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Howard Stern in Space

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50 piled on. “Bitches,” he mentioned.

After the show, Howard was suspended for a day—with pay, he says. The ostensible reason was that later in the program, Howard talked extensively about Sirius. The next day, Hollander called a closed-door meeting at the Beacon restaurant. There, management laid down the law. Again. Tempers flared. That’s when Howard called Hollander a “house Negro.” Hollander wasn’t pleased, but later, he sounded understanding. “Howard’s very nervous,” said Hollander. “It’s like he’s had a fourteen-month honeymoon, and now he’s got to go do it.”

In the living area of his apartment, Howard takes a seat next to his girlfriend, Beth Ostrosky. Outside, it’s a stunning fall day. Through the windows, and the apartment has tons, you can see all of Central Park, every single red-yellow-orange tree.

Beth is almost twenty years younger than Howard and a beauty. White-blonde hair, opalescent eyes, long legs. She’s modeled since she was 9; recently, with a lingerie specialty. Not long ago, she appeared on the cover of FHM magazine in a bikini, a career high point. Beth, though, apparently feels some pressure on her modeling prospects. It’s her ass. She says she can’t stand her ass.

The thought moves Howard. “Honey,” Howard tells her. “You’re my sex object. I want to see your ass. I want you to walk around the apartment naked.”

“Never!” gasps Beth.

Howard grabs Beth’s hand. “Beth doesn’t think she looks good, and I’m like, ‘You’re insane.’ ”

“No,” Beth says. “I can doll myself up and be fine, but, no, I have a really poor self-image—really, it’s bad. Really bad.”

“We’re two insecure people,” Howard says, shrugging.

Howard pulls Beth’s hand onto his lap. It’s an adorable scene. A goofy V-shaped smile settles on his face. It’s like he’s wearing a slice of pie. It softens his features, doubles his chin. Howard might be on his prom night, though, of course, Beth is the type of beauty Howard couldn’t ever have taken to the prom. Howard was an ungainly teen; Beth was homecoming queen. “I can’t believe I’m with the homecoming queen!” Howard sometimes says.

For Howard, his fucking happy marriage, which ended in 1999, was a different kind of relationship. “Alison wanted somebody who was involved with her and did things with her,” Howard says. “And I wasn’t fitting the bill.” He squirreled himself away in the basement. “She kind of confronted the sort of lack of marriage that we had,” says Howard. “What I think ended us . . . we both had problems with that lack of passion. I’m sure it wasn’t often enough, ’cause I was gross.”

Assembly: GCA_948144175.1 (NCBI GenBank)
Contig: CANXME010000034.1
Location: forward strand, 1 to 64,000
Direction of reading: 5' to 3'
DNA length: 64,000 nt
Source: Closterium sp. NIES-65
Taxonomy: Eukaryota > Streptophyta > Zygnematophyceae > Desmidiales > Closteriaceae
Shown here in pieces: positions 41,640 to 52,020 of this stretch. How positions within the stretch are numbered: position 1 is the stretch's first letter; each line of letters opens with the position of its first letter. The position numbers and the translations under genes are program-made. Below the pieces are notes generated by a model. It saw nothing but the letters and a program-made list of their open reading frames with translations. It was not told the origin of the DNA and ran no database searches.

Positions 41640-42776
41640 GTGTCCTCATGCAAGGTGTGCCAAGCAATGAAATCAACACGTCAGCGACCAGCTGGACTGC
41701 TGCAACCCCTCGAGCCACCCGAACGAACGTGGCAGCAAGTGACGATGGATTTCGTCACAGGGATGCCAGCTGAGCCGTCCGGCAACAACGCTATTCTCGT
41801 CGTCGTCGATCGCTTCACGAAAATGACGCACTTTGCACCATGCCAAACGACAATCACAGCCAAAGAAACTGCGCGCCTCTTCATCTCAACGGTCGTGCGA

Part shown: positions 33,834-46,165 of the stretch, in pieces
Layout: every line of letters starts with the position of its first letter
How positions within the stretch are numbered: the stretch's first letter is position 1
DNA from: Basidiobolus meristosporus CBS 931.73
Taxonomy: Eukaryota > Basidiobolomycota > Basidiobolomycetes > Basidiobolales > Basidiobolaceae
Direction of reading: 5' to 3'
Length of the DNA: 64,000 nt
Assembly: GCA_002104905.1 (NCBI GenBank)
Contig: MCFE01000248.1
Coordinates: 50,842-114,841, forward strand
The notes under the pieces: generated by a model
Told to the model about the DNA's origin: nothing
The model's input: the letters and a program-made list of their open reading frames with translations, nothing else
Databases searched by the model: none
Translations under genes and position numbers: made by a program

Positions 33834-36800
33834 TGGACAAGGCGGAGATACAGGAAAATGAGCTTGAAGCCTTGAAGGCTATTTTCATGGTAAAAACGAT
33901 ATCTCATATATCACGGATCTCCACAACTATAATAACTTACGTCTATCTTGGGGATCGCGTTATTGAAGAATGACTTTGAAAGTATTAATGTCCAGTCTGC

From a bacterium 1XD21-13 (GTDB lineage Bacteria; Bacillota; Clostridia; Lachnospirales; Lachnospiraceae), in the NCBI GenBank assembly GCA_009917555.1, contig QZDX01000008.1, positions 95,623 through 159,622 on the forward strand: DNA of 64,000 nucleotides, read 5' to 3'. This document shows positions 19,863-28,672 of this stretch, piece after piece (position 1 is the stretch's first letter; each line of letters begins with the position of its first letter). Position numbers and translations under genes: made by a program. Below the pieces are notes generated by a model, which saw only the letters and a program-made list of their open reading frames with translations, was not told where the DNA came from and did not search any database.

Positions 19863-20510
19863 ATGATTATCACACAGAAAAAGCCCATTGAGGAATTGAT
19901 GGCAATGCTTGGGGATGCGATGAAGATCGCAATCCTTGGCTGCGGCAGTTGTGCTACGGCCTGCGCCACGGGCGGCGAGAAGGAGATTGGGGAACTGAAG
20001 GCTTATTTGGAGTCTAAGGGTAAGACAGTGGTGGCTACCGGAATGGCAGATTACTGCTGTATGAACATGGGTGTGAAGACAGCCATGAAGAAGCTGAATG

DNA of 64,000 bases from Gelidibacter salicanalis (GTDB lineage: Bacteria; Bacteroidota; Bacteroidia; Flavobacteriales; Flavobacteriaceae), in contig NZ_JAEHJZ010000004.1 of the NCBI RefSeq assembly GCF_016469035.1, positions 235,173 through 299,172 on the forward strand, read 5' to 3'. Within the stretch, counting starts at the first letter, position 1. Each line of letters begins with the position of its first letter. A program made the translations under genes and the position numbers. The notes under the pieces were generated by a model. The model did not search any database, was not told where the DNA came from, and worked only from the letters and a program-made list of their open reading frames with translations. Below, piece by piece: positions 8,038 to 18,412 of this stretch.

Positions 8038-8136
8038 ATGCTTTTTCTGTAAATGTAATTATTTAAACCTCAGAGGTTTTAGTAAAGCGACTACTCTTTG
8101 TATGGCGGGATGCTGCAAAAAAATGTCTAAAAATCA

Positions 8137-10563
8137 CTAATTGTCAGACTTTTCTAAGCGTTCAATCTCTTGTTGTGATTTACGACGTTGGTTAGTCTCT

Part of Howard hates being divorced. (Alison remarried a year later and is currently a practicing psychoanalyst. “I’m now very happy and leading the life I always wanted to,” she says.) Howard’s life works better now, too. For one thing, that schizy feeling is gone. “I used to think I was two different guys,” Howard says. “I was very sure that I was one way on the air and then when I come home, I’m Ward Cleaver and I don’t have any weird thoughts.”

Howard has come to a different conclusion. “That’s horseshit,” he explains. “That guy on the radio is me. And when I get off the radio, I behave differently, but I’ve got to own the fact that I’m fascinated by strippers. I’m really sexual. I’m curious about everything. That’s a much healthier way to look at who I am, I think.”

Howard had expected to be one of those divorced guys who goes around sleeping with everyone. “You would think,” Howard says. “But I found out that that’s not who I am. It was all fantasy. I didn’t feel right just sleeping with someone. It’s not my thing. I feel like it’s a use: a use of me and use of them,” he says. “There’s too many bad feelings afterwards.”

The evening Howard met Beth at a dinner party, he was feeling particularly lonely, missing his daughters, who range from 12 to college age. He and Beth talked till three or four in the morning. And the next day, they hung out, watching movies at Howard’s.

“We were like, ‘Wow, this is so nice,’ ” Howard explains. “We connected and we hung out and it was great, and I didn’t want to give up that feeling.”

Beth hadn’t listened to Howard’s show much—still doesn’t. But she had an impression. “He was a crazy maniac,” she says. “Like, that was my impression of him.”

They met five and a half years ago. Last year, she moved in with Howard. Howard doesn’t want to ever remarry, which Beth says is fine. “I never had that burning desire to get married,” says Beth. “If he wanted to get married and we decided, he’s the one I would want to marry. But I’m okay. I never had the burning desire to have children . . . yet.”


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